positively reinforced and well behaviours are not

Pain Behaviour
  • Groaning
  • Sighing
  • Crying
  • Avoiding movement
  • Reinforced by
  • Attention
  • Sympathy
  • Care

Family Dynamics
  • Role tension
  • Marital conflict
  • Reduced sexual activity
  • Social isolation
  • Anger
  • Anxiety
  • Resentment
  • (Snelling, 1994)

Distress Isolation
  • People dont want to hear about the pain.
  • I get angry when someone makes a comment about
    me being sick.
  • I feel guilty when I cant do things with the
  • I dont want them to worry about how I feel.
  • (Smith Friedman, 1999)

Societal Environmental Influences
  • Patients who applied for a pension did not return
    to work
  • (Pfinsten et al, 1997)
  • Psychosocial predictors of return to work in LBP
  • occupational stability
  • co-worker support
  • responses of the employer and workers
    compensation system
  • (Schultz et al, 2004)

Alternative Treatment Options
  • Patients with less active coping skills had
    better outcomes than adaptive copers
  • Active Physical Treatment (APT), and CBT and APT
    together were equally efficacious as CBT

  • Chronic Low Back Pain is influenced by
    biological, psychological and social factors
  • Important psychological factors include
    fear-avoidance beliefs, anger, guilt, anxiety,
    depression, personality disorders, and
    reinforcement of pain behaviour

Psychological Factors in CLBP
  • Are very important in the assessment and
    treatment of chronic low back pain
  • Can determine level of disability
  • Modulate the neural/biological aspects of chronic

Psychological Assessment Treatment of CLBP
  • Depression, anxiety, marital or family problems
    and personality disorders are common mental
    health issues associated with CLBP and can be
    assessed using current psychological tests and
  • CBT has been shown to be an effective treatment
    for CLBP

  • Adams, N., Ravey, J., Taylor, D. (1996).
    Psychological models of chronic pain and
    implications for practice. Physiotherapy, 82,
  • Bogduk, N. (in press). Psychology and low back
    pain. International Journal of Osteopathic
  • Brannon, L., Feist, J. (2004). Health
    Psychology An introduction to behaviour and
    health (pp. 170). Belmont, CA Wadsworth /
    Thomson Learning.
  • Frymoyer, J.W., Cats-Baril, W.L. (1991). An
    overview of the incidences and causes of low back
    pain. The Orthopedic clinics North America, 22,
  • Gatchel, R. J. (2000). How practitioners should
    evaluate personality to help manage patients with
    chronic pain. In R.J. Gatchel, J.N. Weisberg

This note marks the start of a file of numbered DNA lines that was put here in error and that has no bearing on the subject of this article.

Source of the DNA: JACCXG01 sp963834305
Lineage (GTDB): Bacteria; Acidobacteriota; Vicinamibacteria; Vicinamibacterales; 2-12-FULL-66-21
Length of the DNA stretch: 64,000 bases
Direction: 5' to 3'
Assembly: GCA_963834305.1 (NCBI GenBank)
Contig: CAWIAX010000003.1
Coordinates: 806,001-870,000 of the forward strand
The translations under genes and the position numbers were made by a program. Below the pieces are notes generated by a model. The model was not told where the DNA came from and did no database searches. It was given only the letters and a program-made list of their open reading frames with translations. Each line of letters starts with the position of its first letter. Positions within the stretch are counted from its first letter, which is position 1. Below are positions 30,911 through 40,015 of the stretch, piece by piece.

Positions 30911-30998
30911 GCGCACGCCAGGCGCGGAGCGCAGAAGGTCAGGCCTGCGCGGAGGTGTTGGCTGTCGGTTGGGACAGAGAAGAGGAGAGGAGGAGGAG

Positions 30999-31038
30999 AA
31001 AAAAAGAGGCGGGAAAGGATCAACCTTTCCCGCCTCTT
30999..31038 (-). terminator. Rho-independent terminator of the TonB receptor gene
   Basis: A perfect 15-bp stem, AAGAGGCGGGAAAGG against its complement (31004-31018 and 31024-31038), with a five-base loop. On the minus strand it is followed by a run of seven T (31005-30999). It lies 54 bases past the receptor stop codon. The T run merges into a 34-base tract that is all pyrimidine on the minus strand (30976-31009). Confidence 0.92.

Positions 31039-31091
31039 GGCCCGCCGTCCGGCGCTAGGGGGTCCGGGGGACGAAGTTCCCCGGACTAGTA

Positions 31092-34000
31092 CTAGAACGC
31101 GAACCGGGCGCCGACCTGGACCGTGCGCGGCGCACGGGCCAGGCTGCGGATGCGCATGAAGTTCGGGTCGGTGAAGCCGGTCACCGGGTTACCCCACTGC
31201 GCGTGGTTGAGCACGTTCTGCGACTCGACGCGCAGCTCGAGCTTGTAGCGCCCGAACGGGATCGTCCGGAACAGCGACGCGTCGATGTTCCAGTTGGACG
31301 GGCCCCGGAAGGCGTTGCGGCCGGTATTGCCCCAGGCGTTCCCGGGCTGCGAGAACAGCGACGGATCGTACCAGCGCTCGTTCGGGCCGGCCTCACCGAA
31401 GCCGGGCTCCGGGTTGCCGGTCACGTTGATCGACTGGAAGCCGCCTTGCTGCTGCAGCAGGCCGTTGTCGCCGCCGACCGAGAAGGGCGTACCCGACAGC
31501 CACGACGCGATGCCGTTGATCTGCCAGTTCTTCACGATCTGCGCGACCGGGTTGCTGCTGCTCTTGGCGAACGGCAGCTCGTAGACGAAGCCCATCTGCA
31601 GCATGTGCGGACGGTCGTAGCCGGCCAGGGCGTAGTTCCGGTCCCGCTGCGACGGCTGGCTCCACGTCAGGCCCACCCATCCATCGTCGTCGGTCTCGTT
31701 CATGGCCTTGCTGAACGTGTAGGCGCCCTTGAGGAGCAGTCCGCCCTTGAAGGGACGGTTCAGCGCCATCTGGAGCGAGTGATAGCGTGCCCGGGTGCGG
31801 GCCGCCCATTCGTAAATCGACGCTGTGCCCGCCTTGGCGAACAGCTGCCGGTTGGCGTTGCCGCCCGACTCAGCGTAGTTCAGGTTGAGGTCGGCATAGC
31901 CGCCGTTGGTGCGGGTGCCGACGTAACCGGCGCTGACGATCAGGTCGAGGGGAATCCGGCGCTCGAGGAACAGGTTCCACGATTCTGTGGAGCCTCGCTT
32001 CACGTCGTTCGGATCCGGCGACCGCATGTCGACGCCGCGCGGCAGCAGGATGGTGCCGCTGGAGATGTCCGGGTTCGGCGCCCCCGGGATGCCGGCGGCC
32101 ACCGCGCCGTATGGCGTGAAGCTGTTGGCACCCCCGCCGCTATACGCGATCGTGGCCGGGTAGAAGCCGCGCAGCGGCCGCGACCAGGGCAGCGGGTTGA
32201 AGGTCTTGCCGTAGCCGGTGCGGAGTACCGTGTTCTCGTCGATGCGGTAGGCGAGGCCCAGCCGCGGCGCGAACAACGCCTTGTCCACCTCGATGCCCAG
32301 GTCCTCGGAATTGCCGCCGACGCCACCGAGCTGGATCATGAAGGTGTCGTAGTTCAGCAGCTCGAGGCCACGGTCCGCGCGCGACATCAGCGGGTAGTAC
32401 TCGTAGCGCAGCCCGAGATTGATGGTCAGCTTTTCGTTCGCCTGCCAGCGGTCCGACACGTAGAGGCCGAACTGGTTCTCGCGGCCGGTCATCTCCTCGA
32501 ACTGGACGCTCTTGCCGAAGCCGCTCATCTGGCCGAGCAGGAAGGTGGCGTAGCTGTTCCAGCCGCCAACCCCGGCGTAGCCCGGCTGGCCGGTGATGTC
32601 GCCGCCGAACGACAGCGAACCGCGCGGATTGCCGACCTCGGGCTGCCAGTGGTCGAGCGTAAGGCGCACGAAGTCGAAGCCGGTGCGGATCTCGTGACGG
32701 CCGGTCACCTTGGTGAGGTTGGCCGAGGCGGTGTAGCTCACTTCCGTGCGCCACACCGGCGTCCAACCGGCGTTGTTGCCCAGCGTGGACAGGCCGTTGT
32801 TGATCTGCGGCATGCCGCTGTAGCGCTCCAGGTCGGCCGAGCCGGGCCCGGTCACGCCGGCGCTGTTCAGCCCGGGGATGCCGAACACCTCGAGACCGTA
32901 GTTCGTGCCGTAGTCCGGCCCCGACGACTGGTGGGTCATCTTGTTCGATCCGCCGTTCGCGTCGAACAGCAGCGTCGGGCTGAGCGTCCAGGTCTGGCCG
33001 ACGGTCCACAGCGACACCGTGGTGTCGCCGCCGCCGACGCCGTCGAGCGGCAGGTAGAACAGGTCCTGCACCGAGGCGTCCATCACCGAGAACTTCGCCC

(Eds.), Personality characteristics of patients
    with pain. (pp. 241-257). Washington, DC, US
    American Psychological Association.
  • McCracken, L.M., Zayfurt, C., Gross, R.T.
    (1992). The Pain Anxiety Symptoms Scale
    Development and validation of a scale to measure
    fear of pain. Pain, 50, 67-73.
  • Merse, K., Boag, L. (2002). The role of the
    psychologist in the management of persistent
    pain. Australian Pain Society, http//www.apsoc.or
  • Moseley, G.L. (2005). Widespread brain activity
    during an abdominal task markedly reduced after
    pain physiology education fMRI evaluation of a
    single patient with chronic low back pain.
    Australian Journal of Physiotherapy, 51, 49-52.

  • Smeets, R., Vlaeyen, J., Hilling, A., Kester, A.,
    van der Heijden, G., van Geel, A., Knottnerus,
    J. (2006). Active rehabilitation for chronic low
    back pain Cognitive-behavioural, physical or
    both? First direct post-treatment results from a
    randomized controlled trial. BMC Musculoskeletal
    Disorders, 7, 5.
  • Nachemson, A.L. (1992). Newest knowledge of low
    back pain A critical look. Clinical Orthopaedics
    and Related Research, 279, 8-20.
  • Pfinsten, M., Hildebrandt, J., Leibing, E.,
    Franz, C., Saur, P. (1997). Effectiveness of
    multimodal treatment program for chronic low back
    pain. Pain, 73, 77-85.
  • Snelling, J. (1994). The effect of chronic pain
    on the family unit. Journal of Advanced Nursing,
    15, 771-776.
  • Song, S.O., Carr, D.B. (1999). Pain and memory.
    Pain Clinical Updates, 7, 1-4.
  • Turk, D.C., Rudy, T.E., Stieg, R.L. (1987). Pain
    and depression I. "Facts." Pain Management, 1,
  • Turner, J.A., Chapman, R.C. (1982).
    Psychological interventions for chronic pain A
    critical review. II. Operant conditioning,
    hypnosis and cognitive-behavioural therapy. Pain,
    12, 23-46.
  • Van Der Hulst, M., Vollenbroek-Hutten, M,
    IJzerman, M.J. (2005). Back school treatment
    outcome in patients with chronic low back pain A
    systematic review of sociodemographic, physical,
    and psychological predictors of multidisciplinary
    rehabilitation. Spine, 30, 813-825.
  • Weisberg, J.N., Keefe, F.J. (1999).
    Personality, individual differences and
    psychopathology in chronic pain. In R.J. Gatchel
    D.C. Turk (Eds.), Psychological factors in
    pain Critical perspectives (pp. 56-73). New
    York Guildford Press.